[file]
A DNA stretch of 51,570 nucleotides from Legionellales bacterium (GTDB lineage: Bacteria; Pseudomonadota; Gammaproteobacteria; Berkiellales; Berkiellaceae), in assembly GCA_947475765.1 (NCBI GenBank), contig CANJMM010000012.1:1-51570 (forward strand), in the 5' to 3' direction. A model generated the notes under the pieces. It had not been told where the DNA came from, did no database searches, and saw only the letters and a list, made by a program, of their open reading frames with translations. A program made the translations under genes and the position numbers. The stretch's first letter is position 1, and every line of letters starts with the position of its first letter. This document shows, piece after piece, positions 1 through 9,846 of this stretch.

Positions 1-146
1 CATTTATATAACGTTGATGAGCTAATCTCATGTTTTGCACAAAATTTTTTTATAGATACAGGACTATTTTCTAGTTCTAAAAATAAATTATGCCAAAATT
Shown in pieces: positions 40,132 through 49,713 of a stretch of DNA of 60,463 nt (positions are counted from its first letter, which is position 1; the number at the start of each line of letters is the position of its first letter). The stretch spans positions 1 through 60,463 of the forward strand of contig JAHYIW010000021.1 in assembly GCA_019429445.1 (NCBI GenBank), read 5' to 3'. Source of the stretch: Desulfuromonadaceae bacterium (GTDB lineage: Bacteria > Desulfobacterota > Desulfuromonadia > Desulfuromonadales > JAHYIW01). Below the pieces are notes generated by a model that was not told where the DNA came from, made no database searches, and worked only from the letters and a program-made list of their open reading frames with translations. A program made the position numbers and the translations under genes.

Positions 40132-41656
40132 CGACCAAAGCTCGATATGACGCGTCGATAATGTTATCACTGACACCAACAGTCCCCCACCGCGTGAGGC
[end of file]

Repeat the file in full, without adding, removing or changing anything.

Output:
A DNA stretch of 51,570 nucleotides from Legionellales bacterium (GTDB lineage: Bacteria; Pseudomonadota; Gammaproteobacteria; Berkiellales; Berkiellaceae), in assembly GCA_947475765.1 (NCBI GenBank), contig CANJMM010000012.1:1-51570 (forward strand), in the 5' to 3' direction. A model generated the notes under the pieces. It had not been told where the DNA came from, did no database searches, and saw only the letters and a list, made by a program, of their open reading frames with translations. A program made the translations under genes and the position numbers. The stretch's first letter is position 1, and every line of letters starts with the position of its first letter. This document shows, piece after piece, positions 1 through 9,846 of this stretch.

Positions 1-146
1 CATTTATATAACGTTGATGAGCTAATCTCATGTTTTGCACAAAATTTTTTTATAGATACAGGACTATTTTCTAGTTCTAAAAATAAATTATGCCAAAATT
Shown in pieces: positions 40,132 through 49,713 of a stretch of DNA of 60,463 nt (positions are counted from its first letter, which is position 1; the number at the start of each line of letters is the position of its first letter). The stretch spans positions 1 through 60,463 of the forward strand of contig JAHYIW010000021.1 in assembly GCA_019429445.1 (NCBI GenBank), read 5' to 3'. Source of the stretch: Desulfuromonadaceae bacterium (GTDB lineage: Bacteria > Desulfobacterota > Desulfuromonadia > Desulfuromonadales > JAHYIW01). Below the pieces are notes generated by a model that was not told where the DNA came from, made no database searches, and worked only from the letters and a program-made list of their open reading frames with translations. A program made the position numbers and the translations under genes.

Positions 40132-41656
40132 CGACCAAAGCTCGATATGACGCGTCGATAATGTTATCACTGACACCAACAGTCCCCCACCGCGTGAGGC